Investment Banking Landscape Changing in Asia

While the investment banking industry continues to struggle in traditional Asian markets, opportunities are beginning to expand in the faster growing, and more open, Southeast Asian region. According to the Financial Times, the “China-driven boom” of 2009 and 2010 has all but petered out, forcing many institutions to rethink their strategy in the region.

Over the last two years, apart from a few select players, the region has brought continual reports of falling revenues as deal volume collapsed. Traditional players in the area, such as HSBC, have managed to hold on to a respectable level of deal flow, while other institutions, lured by the prospects of a fast growing China, have struggled to maintain profitability. The firms that have succeeded in the region are often those with large traditional wholesale and transactional operations, where they can use such relationships to gain involvement in investment banking deals.

That said, the transactional wholesale side of banking has actually remained quite robust in the region. While investment banking services have typically earned lower fees in Asian markets than in North America or Europe, transactional services actually offer wider margins in Asia than in traditional markets. This positions integrated financial institutions well to prosper from future growth in China and neighboring economies.

Investment Banking Focus in the Region Shifts to South-East Asian Markets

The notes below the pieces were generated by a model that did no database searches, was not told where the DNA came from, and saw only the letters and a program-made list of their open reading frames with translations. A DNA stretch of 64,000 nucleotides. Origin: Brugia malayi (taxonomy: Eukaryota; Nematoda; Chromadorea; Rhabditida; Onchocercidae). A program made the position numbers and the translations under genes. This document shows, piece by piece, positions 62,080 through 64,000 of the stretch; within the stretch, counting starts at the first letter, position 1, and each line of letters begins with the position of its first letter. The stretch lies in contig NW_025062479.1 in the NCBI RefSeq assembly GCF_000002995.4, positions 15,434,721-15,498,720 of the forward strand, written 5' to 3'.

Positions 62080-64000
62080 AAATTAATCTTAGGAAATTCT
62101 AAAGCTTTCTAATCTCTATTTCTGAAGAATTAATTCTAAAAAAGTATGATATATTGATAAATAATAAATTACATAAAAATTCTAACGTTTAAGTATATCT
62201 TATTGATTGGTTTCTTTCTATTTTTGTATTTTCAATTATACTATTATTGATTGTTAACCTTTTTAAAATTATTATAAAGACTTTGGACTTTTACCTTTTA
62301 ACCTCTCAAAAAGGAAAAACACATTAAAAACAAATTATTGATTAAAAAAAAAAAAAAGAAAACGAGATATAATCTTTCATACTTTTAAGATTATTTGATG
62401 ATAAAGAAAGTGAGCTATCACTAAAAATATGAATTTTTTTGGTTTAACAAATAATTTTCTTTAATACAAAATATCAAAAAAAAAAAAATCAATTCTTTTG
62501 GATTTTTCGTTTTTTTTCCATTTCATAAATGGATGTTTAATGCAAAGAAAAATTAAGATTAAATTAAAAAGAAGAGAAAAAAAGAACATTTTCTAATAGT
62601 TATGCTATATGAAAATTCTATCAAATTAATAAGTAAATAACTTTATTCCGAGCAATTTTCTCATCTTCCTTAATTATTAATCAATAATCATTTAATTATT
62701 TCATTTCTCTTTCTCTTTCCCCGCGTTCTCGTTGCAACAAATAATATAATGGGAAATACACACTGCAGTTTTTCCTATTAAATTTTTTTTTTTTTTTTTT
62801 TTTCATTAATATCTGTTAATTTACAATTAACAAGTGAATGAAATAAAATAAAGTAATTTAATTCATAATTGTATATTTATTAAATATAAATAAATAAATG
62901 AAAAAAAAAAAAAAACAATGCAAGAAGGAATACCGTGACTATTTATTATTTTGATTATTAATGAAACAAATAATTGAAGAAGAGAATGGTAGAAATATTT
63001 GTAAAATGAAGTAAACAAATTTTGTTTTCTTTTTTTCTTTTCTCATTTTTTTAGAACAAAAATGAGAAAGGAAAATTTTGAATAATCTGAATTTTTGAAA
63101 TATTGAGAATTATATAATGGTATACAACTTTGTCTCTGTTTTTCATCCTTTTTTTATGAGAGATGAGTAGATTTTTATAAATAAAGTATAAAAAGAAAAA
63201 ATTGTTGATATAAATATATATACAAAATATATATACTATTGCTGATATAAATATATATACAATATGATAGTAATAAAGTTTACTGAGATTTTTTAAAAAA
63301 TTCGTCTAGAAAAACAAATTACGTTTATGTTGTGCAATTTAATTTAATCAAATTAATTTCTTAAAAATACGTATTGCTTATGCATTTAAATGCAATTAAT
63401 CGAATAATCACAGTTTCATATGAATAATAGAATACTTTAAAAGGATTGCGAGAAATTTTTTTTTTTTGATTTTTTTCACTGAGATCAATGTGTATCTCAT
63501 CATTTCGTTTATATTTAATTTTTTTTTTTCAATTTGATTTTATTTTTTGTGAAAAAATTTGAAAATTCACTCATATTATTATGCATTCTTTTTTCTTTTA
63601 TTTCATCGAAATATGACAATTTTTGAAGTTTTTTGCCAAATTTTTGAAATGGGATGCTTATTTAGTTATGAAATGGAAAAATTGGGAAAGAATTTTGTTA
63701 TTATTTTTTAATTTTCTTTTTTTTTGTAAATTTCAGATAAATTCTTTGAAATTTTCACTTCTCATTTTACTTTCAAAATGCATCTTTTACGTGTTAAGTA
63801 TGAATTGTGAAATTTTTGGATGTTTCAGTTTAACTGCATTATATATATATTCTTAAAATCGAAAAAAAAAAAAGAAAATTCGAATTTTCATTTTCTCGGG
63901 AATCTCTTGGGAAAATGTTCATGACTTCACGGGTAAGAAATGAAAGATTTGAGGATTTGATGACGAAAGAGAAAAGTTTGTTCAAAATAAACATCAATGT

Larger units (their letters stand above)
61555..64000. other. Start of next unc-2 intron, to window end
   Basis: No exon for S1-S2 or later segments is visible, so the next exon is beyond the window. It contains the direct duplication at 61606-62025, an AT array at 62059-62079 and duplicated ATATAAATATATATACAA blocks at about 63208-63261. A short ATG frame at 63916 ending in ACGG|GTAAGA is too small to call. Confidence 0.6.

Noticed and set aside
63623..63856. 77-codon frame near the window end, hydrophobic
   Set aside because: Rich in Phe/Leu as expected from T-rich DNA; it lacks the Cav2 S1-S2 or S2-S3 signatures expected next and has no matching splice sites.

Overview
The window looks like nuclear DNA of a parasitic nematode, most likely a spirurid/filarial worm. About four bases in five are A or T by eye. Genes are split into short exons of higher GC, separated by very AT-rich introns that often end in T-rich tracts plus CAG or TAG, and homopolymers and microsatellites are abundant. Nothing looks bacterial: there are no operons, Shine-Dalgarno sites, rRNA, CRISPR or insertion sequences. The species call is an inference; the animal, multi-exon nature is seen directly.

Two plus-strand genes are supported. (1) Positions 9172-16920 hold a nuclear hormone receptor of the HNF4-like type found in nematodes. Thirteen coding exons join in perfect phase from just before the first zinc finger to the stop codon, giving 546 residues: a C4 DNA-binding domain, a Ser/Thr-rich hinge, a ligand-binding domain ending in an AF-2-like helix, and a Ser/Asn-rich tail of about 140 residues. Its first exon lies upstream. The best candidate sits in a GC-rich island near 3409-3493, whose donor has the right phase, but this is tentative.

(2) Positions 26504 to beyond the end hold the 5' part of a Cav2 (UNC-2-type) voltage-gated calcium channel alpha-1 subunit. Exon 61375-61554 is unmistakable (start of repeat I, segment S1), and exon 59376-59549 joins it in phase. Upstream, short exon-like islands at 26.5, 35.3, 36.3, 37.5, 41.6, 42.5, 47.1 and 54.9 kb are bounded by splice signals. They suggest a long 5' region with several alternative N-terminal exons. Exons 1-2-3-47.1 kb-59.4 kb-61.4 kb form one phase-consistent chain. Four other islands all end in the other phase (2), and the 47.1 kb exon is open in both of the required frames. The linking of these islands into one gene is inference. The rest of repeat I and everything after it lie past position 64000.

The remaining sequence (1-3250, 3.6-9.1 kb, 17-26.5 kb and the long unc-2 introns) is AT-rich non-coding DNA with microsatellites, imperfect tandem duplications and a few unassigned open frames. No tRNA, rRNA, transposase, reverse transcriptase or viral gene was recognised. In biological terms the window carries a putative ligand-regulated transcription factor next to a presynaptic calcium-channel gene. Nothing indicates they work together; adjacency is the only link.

While there has been a distinct slow down in deal making in China, South-East Asia is now picking up steam as the next big opportunity for investment banking firms. According to the Wall Street Journal, the South-East Asian segment of the total Asia-Pacific investment banking business was $13 billion in 2011, while China represented just a bit more of a prize, generating $19 million in investment banking revenue. This is a significant amount of revenue and as a result, investment banks will be clamoring for a position at the front of the line for new business in the area.

One significant difference between the two markets, however, is accessibility. Mainland China is notoriously difficult to do business in, with significant regulatory hurdles and outright prohibitions for foreign institutions in many areas. For most deals, joint ventures with local institutions are required, driving down deal share and fee revenue. In the liberalized South-East Asian markets, such as Singapore and Malaysia, among others, institutions can operate without as much regulatory pressure and are free to participate in deals with or without local partnerships.

The South-East Asia market is also attractive to investment banking firms due to the future growth characteristics of both industry and consumers. The region is becoming increasingly attractive for businesses, due to a relatively well-educated labor force in some countries along with low tax rates and friendly regulatory regimes. In terms of the consumer population, the middle class in the region is rapidly expanding, consuming a great amount of consumer goods. This increased affluence offers a variety of opportunities for firms looking for new markets for their products.

While China will continue to be a regional force both economically, and in terms of investment banking opportunities, South-East Asia is continuing to look like a more attractive market for many firms.

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